26. 26. D EPED C O PY Kto12BASICEDUCATIONCURRICULUM CONTENTCONTENTSTANDARDS PERFORMANCE STANDARDS LEARNINGCOMPETENCYCODE 2.Biomolecules 2.1Elementspresentinbiomolecules 2.2Carbohydrates,lipids,proteins, andnucleicacids 2.2.1FoodLabels thestructureof biomolecules,whichare madeupmostlyofalimited numberofelements,such ascarbon,hydrogen, oxygen,andnitrogen 2.recognizethemajor categoriesofbiomolecules suchascarbohydrates, lipids,proteins,andnucleic acids; S10MT-IVc-d-22 3.Chemicalreactionsthechemicalreactions associatedwithbiological andindustrialprocesses affectinglifeandthe environment usinganyformofmedia, presentchemical reactionsinvolvedin biologicalandindustrial processesaffectinglife andtheenvironment 3.applytheprinciplesof conservationofmassto chemicalreactions;and S10MT-IVe-g- 23 4.explainhowthefactors affectingratesofchemical reactionsareappliedin foodpreservationand materialsproduction, controloffire,pollution, andcorrosion. S10MT-IVh-j-24 All rights reserved. No part of this material may be reproduced or transmitted in any form or by any means - electronic or mechanical including photocopying – without written permission from the DepEd Central Office. First Edition, 2015.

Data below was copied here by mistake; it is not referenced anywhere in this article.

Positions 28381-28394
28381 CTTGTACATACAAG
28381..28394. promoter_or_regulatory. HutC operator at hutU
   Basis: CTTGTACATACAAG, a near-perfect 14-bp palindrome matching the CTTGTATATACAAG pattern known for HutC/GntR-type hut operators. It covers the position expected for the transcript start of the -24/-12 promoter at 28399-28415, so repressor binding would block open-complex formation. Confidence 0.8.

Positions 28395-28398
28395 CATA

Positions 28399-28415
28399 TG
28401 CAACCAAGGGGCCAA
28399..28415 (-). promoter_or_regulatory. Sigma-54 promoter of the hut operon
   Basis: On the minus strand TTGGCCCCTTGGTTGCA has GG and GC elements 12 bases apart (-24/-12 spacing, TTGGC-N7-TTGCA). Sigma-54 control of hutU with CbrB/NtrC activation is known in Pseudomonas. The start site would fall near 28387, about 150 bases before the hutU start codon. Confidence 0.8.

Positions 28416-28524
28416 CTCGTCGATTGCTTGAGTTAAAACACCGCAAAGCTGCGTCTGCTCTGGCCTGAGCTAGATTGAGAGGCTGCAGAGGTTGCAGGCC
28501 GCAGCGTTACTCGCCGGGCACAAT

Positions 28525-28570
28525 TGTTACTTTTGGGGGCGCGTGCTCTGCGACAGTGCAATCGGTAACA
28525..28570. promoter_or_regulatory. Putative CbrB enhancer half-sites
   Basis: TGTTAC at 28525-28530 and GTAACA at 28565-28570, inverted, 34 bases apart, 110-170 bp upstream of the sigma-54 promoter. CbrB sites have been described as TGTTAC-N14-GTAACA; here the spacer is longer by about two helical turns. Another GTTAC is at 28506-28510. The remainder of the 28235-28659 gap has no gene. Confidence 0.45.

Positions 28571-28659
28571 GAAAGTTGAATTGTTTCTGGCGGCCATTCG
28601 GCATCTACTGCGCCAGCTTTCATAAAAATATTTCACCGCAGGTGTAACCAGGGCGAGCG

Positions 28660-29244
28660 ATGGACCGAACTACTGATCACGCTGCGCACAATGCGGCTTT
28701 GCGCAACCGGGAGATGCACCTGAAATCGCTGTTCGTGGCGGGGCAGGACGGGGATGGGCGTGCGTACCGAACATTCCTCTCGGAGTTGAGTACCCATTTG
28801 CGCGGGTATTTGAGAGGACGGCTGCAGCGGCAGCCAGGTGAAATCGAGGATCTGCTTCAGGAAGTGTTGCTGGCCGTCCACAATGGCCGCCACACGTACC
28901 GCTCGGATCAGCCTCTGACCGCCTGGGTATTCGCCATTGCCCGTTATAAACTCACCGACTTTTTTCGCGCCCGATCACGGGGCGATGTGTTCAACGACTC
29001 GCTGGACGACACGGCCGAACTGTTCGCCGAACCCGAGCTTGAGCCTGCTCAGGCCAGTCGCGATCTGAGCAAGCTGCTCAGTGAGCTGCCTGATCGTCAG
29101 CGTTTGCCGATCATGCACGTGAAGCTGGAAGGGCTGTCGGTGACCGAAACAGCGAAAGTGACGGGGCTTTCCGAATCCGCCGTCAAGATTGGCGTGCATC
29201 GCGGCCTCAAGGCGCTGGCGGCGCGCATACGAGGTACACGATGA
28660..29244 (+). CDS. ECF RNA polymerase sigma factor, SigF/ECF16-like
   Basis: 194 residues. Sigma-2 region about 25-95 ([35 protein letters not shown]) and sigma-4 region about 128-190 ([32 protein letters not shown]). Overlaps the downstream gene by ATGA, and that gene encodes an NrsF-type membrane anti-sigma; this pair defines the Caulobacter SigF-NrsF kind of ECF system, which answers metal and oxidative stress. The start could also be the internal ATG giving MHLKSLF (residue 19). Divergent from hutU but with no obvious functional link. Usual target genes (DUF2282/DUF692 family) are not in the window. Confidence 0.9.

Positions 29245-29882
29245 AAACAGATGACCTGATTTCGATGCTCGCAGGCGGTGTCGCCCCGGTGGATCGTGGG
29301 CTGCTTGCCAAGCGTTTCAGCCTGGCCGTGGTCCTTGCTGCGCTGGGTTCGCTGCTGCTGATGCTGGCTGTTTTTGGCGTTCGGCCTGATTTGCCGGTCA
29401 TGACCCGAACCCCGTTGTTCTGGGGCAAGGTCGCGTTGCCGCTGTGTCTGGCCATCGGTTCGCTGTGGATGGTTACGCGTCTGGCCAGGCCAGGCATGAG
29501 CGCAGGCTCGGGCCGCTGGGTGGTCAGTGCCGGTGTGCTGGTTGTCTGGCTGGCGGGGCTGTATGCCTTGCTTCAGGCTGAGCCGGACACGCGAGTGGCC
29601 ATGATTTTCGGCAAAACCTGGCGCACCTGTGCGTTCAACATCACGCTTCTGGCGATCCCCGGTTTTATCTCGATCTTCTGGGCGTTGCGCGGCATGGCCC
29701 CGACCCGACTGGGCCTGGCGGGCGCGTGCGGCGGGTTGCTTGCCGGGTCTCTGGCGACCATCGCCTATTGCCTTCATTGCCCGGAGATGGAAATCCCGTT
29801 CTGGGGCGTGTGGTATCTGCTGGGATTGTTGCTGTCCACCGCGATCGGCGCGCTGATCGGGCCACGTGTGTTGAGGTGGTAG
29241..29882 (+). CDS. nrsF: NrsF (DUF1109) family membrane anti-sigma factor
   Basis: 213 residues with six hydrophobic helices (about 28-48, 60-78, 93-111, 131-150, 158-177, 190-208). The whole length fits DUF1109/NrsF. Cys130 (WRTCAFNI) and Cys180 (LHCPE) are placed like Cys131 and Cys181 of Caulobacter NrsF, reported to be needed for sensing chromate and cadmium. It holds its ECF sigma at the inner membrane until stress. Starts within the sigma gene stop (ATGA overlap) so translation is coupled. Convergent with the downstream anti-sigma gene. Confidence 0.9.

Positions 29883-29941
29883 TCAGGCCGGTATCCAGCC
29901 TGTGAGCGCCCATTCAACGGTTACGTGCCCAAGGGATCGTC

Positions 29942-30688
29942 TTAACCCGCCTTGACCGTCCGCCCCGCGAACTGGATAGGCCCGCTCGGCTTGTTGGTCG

27. 27. D EPED C O PY Kto12BASICEDUCATIONCURRICULUM CODEBOOKLEGEND Sample:S8ES-IId-19 LEGENDSAMPLE FirstEntry LearningAreaand Strand/Subjector Specialization Science S8 GradeLevelGrade8 UppercaseLetter/s Domain/Content/ Component/Topic EarthandSpaceES - RomanNumeral *Zeroifnospecificquarter QuarterSecondQuarterII LowercaseLetter/s *Putahyphen(-)inbetween letterstoindicatemorethana specificweek WeekWeekfourd - ArabicNumberCompetency InferwhythePhilippines ispronetotyphoons 19 DOMAIN/COMPONENTCODE LivingthingsandtheirEnvironmentLT Force,Motion,andEnergyFE EarthandSpaceES MatterMT All rights reserved. No part of this material may be reproduced or transmitted in any form or by any means - electronic or mechanical including photocopying – without written permission from the DepEd Central Office. First Edition, 2015.